The quoted words in the title of this post are Pierre Moscovici's, but nearly every Socialist leader repeated one version or another of the same sentiment throughout the evening. Clearly, the word had gone out: Do not deny that we took a beating, do not try to put a good face on things, do not appear defensive, indicate that "something will be done." Well and good. Given the magnitude of the defeat, and given François Hollande's own words when the UMP suffered a similar defeat in the second year of Sarkozy's presidency, any other response would have been a mistake. But what will the actual response be? Un remaniement is inevitable, everyone agrees, and it could come as soon as tomorrow or as late as the Council of Ministers meeting on Wednesday. And some tax cut will probably be announced. But what diagnosis will Hollande offer? How will he explain to himself, let alone to the country, what has gone so disastrously wrong with his presidency?
It would be tempting, I imagine, to compare the collapse of Hollande's presidency to the collapse of Sarkozy's. If you compare the approval ratings of both men over the first two years of their quinquennats, you find roughly parallel rates of decline. Sarko started a bit higher, between 60 and 70 (as against Hollande's 50-60), and didn't fall quite as low, but his peak-to-trough ratio was about the same as Hollande's.
Of course, Hollande can't do this: he would appear to be evading the issue if he did. But I think it is the right explanation: there's something wrong with the French presidency itself. It raises outsized expectations. Its magisterial position, created expressly for de Gaulle and intended to express his belief that national sovereignty stands above politics and national grandeur trumps squabbles over interests, foments illusions of rapid and total transformation: executive power as a substitute for revolution.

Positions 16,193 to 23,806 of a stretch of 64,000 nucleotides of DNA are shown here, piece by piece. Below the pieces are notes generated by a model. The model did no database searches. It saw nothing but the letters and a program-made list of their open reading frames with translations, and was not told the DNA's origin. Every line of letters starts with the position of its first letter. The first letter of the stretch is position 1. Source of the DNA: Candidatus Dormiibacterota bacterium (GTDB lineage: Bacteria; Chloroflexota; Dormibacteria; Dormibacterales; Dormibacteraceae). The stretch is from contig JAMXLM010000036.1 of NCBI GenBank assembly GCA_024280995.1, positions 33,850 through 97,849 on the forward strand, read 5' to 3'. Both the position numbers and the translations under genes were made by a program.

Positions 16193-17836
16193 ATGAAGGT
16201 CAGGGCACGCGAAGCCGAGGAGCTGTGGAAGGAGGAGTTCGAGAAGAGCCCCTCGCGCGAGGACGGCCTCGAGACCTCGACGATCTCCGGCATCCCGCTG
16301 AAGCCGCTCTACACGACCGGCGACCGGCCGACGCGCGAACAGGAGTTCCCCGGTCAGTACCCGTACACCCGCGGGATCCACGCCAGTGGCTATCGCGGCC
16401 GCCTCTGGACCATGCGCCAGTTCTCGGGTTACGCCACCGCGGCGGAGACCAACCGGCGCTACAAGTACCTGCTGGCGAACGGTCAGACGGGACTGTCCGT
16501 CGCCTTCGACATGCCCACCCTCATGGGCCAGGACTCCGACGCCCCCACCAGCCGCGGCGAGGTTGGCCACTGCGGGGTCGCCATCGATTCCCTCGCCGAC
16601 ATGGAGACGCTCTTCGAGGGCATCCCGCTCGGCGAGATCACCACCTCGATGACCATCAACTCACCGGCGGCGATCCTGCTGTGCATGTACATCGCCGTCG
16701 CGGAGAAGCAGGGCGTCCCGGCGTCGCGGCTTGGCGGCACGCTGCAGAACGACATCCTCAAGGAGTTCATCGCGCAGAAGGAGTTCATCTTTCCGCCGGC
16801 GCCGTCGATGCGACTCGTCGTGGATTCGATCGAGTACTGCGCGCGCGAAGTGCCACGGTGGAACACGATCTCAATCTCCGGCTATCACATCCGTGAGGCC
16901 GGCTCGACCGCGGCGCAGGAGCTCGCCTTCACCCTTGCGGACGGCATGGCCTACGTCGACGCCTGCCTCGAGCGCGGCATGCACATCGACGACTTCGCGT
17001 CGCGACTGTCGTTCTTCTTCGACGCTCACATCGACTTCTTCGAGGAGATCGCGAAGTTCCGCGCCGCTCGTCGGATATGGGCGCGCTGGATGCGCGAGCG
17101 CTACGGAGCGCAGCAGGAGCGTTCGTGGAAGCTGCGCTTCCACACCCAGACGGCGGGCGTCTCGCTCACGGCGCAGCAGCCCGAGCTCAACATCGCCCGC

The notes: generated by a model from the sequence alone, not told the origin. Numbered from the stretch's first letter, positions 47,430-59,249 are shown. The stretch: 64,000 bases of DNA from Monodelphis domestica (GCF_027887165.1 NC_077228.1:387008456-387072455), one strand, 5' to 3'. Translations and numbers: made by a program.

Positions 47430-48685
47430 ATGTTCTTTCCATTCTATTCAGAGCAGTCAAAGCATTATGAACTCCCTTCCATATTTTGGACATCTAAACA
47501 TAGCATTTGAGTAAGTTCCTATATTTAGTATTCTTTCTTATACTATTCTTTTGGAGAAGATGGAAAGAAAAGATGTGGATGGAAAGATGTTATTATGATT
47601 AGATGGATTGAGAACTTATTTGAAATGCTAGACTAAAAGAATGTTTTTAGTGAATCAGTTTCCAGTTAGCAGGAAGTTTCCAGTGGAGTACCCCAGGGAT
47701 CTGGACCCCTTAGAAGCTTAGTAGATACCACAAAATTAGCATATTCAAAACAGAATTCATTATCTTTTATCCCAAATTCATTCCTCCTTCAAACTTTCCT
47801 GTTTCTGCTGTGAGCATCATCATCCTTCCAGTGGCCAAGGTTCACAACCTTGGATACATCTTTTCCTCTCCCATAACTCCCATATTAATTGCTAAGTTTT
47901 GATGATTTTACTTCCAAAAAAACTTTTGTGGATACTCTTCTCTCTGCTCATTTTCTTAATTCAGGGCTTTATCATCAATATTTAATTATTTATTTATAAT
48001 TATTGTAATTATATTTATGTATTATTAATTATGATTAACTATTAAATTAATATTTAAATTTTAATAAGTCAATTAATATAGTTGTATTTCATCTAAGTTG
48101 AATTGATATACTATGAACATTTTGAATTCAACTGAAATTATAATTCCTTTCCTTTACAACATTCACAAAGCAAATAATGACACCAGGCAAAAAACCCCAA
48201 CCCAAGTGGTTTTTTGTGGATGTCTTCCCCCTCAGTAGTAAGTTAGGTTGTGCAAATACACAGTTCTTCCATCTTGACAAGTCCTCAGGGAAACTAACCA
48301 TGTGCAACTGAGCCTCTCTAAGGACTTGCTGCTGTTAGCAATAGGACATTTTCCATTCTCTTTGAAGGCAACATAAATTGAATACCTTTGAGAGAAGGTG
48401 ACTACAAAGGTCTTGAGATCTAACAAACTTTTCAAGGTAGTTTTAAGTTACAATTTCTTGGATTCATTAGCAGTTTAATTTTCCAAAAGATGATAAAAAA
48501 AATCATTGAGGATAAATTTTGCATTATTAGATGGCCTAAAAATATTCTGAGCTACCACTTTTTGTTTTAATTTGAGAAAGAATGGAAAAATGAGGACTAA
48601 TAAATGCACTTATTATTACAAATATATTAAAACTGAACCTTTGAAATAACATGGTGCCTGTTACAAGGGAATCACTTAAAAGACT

Presidents since Giscard, with the exception of Mitterrand, have been trying to tamp down the dangerous illusion of the omnipotent presidency. Both Sarkozy and Hollande sought to "normalize" the presidency: Sarkozy by attempting to assume direct responsibility for everything, eliminating the shield of the prime minister, and Hollande by declaring a "return to normalcy" and shedding, as it was not difficult for his unprepossessing self to do, any semblance of charisma. But both normalizations failed, because le bon peuple really did long for un roi thaumaturge.
The magisterial presidency really has no place in un état gestionnaire, but un état gestionnaire cannot satisfy the expectations of the French people. That is the dilemma of the Fifth Republic.